Your work captures several different styles – from your textured pinchME pieces to your multi-toned planters. Did you start with one style and evolve or have you always produced different works?

I’ve always made a range of quite different pieces and the styles I have now have evolved over several years. I find that when an idea sparks I need to follow it to see where it leads, if it has legs and how it might evolve.

From your own works, which is your favourite style of ceramic? Why? 

It’s hard to say! I always tend to be drawn to lean towards clean lines and pieces that let the clay really shine. I have a fondness for my planters, as these are what kick-started my business. But I also love my vases and using them to display cuttings from our garden. And eating from my tableware still feels really special!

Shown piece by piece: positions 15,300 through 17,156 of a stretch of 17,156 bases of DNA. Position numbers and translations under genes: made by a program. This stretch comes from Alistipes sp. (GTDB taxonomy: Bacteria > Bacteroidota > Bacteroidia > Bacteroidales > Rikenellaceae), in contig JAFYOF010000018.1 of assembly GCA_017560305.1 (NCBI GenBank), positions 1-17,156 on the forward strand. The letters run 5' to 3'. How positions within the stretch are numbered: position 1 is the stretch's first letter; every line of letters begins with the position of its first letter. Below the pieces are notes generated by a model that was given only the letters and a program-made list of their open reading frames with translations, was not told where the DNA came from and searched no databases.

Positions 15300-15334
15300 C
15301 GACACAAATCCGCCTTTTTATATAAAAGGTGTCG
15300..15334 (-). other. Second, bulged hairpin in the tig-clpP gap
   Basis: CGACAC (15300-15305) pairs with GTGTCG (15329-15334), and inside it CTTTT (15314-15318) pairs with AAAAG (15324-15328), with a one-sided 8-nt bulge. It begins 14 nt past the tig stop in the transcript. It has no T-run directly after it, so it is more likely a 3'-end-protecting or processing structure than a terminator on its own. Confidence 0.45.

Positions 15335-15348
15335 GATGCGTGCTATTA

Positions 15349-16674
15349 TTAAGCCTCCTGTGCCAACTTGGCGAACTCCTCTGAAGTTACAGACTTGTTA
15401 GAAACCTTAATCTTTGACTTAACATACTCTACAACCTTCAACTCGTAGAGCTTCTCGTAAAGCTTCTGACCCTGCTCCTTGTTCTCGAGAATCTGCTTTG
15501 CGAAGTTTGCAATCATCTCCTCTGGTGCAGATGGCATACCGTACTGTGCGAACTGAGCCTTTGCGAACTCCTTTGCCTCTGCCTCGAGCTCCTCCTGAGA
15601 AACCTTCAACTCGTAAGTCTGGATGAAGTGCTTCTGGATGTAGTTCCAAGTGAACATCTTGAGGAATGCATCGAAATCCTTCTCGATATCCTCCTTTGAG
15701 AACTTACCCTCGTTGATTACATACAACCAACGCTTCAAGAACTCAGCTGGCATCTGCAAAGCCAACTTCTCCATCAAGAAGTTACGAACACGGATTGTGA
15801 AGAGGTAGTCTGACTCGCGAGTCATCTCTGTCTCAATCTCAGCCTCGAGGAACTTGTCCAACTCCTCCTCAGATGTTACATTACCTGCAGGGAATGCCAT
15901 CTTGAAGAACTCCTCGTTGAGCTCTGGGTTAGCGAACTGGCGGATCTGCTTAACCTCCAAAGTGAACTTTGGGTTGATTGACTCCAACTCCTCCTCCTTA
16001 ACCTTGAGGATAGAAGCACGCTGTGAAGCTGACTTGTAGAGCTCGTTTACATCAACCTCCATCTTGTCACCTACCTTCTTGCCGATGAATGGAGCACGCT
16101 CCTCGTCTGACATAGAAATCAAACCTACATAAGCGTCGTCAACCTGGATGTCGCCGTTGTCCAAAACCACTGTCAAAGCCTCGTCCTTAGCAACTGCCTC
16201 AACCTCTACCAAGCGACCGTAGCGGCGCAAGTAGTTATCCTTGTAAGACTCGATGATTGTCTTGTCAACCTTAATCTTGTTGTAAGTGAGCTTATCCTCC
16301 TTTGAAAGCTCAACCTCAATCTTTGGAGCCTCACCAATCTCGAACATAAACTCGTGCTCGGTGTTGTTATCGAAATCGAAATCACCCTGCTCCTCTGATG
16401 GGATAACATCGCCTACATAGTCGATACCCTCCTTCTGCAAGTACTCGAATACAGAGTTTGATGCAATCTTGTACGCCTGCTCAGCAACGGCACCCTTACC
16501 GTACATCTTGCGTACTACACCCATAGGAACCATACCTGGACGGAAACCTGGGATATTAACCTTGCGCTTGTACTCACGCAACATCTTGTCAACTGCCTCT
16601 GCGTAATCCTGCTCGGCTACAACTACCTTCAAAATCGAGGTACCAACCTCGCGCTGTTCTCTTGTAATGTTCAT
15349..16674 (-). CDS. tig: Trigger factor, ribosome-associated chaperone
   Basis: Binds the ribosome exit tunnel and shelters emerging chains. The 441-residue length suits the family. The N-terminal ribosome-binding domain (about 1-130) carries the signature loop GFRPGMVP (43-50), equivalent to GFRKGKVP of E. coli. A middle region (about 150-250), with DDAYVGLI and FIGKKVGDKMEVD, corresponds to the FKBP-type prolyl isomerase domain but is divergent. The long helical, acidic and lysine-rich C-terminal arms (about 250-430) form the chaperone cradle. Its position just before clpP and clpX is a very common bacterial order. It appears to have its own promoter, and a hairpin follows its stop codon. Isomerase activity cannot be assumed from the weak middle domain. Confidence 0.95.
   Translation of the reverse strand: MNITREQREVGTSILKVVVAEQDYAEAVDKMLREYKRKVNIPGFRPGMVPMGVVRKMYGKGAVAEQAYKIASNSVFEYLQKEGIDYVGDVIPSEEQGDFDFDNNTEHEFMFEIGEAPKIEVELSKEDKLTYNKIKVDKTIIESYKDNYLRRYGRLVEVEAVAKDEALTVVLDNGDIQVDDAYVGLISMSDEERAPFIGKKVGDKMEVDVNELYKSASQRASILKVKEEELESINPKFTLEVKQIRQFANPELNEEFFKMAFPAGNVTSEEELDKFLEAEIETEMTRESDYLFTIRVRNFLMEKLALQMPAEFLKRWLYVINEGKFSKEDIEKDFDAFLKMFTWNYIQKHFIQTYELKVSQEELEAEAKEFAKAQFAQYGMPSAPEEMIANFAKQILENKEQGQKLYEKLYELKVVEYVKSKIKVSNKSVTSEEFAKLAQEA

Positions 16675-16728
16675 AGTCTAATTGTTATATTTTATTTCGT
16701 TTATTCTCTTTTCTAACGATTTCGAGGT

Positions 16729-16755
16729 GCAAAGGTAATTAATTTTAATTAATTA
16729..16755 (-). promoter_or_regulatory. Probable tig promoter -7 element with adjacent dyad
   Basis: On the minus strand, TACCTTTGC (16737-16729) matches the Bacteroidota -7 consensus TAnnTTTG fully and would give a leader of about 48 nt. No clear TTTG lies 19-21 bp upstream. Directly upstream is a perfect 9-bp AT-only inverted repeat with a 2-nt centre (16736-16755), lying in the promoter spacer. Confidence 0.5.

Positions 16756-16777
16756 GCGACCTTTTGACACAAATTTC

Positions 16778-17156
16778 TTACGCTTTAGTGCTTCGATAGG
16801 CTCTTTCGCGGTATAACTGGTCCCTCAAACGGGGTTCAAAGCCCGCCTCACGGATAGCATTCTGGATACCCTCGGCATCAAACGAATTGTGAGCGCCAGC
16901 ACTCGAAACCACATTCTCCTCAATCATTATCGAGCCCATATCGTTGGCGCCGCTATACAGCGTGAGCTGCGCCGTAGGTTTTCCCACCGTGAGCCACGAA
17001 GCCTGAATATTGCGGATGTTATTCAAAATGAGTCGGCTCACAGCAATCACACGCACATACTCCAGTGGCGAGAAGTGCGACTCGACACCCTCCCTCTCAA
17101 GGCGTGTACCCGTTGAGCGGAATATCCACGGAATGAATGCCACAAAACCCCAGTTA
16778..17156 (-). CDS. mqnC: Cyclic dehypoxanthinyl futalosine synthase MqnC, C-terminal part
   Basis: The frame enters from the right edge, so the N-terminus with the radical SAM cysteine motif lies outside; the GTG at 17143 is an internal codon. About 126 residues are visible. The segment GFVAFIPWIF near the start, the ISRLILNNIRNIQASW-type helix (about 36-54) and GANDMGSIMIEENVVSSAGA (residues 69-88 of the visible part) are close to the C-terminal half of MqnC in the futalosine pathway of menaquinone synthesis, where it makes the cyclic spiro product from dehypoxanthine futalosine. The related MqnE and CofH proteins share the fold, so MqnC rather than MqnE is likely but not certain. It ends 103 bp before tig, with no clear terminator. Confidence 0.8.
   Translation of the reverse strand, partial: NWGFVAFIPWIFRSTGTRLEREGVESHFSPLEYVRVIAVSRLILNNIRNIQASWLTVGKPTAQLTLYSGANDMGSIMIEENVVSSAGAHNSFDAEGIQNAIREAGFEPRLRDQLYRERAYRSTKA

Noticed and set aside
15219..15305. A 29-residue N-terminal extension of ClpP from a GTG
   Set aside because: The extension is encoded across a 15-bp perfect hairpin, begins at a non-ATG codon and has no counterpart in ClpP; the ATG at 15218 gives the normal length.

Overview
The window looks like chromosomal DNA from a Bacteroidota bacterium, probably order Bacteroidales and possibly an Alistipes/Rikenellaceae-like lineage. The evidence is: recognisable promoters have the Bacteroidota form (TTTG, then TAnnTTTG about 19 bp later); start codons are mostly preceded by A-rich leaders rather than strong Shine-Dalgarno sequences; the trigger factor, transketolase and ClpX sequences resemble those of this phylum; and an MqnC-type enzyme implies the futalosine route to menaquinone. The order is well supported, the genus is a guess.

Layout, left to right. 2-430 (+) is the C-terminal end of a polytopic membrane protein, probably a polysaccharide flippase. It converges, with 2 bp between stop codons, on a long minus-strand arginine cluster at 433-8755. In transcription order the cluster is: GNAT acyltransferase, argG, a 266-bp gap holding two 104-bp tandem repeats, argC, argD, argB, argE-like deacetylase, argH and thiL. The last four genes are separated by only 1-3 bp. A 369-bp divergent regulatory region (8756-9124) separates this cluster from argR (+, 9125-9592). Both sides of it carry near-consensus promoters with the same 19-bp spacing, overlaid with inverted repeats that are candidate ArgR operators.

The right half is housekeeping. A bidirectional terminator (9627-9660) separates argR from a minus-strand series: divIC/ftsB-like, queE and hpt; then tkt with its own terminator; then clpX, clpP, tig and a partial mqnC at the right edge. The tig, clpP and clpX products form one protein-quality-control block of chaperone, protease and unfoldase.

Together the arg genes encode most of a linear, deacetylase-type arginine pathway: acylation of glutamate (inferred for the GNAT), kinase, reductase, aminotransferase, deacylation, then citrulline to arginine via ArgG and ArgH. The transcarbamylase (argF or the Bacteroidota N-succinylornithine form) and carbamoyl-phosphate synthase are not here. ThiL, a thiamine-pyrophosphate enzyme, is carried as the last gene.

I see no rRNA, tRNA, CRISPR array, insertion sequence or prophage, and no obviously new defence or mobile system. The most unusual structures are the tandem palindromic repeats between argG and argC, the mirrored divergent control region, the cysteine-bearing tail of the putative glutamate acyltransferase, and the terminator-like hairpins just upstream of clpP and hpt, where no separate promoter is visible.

The Gatherer coasters were a challenge for me, but I’m so happy with how they turned out. I’ve loved playing with colour and patterns and will be definitely be doing more of this in the future. 

Where do you find your inspiration? How does Mullumbimby feed your creativity?

I find my beautiful home studio endlessly inspirational – my heart lifts with the possibilities every time I am in there.

Mullumbimby as a town, and the surrounding area, and the relationships I have with others are essential for my creativity: Lani (@homeinthehils) laughs when I call her a plant-goddess but she is and I love our collaborations and hatching new plans for the future together; Bec and her crew (@bakersanddaughters) fuel my making with the delicious bread and other treats from the most stylish bakery; Dede and Pauli (@archer.thestore) have an amazing selection of handmade and local jewellery, clothing, pieces for home in their gorgeous shop and have been big supporters in the creation of my new vaseART range.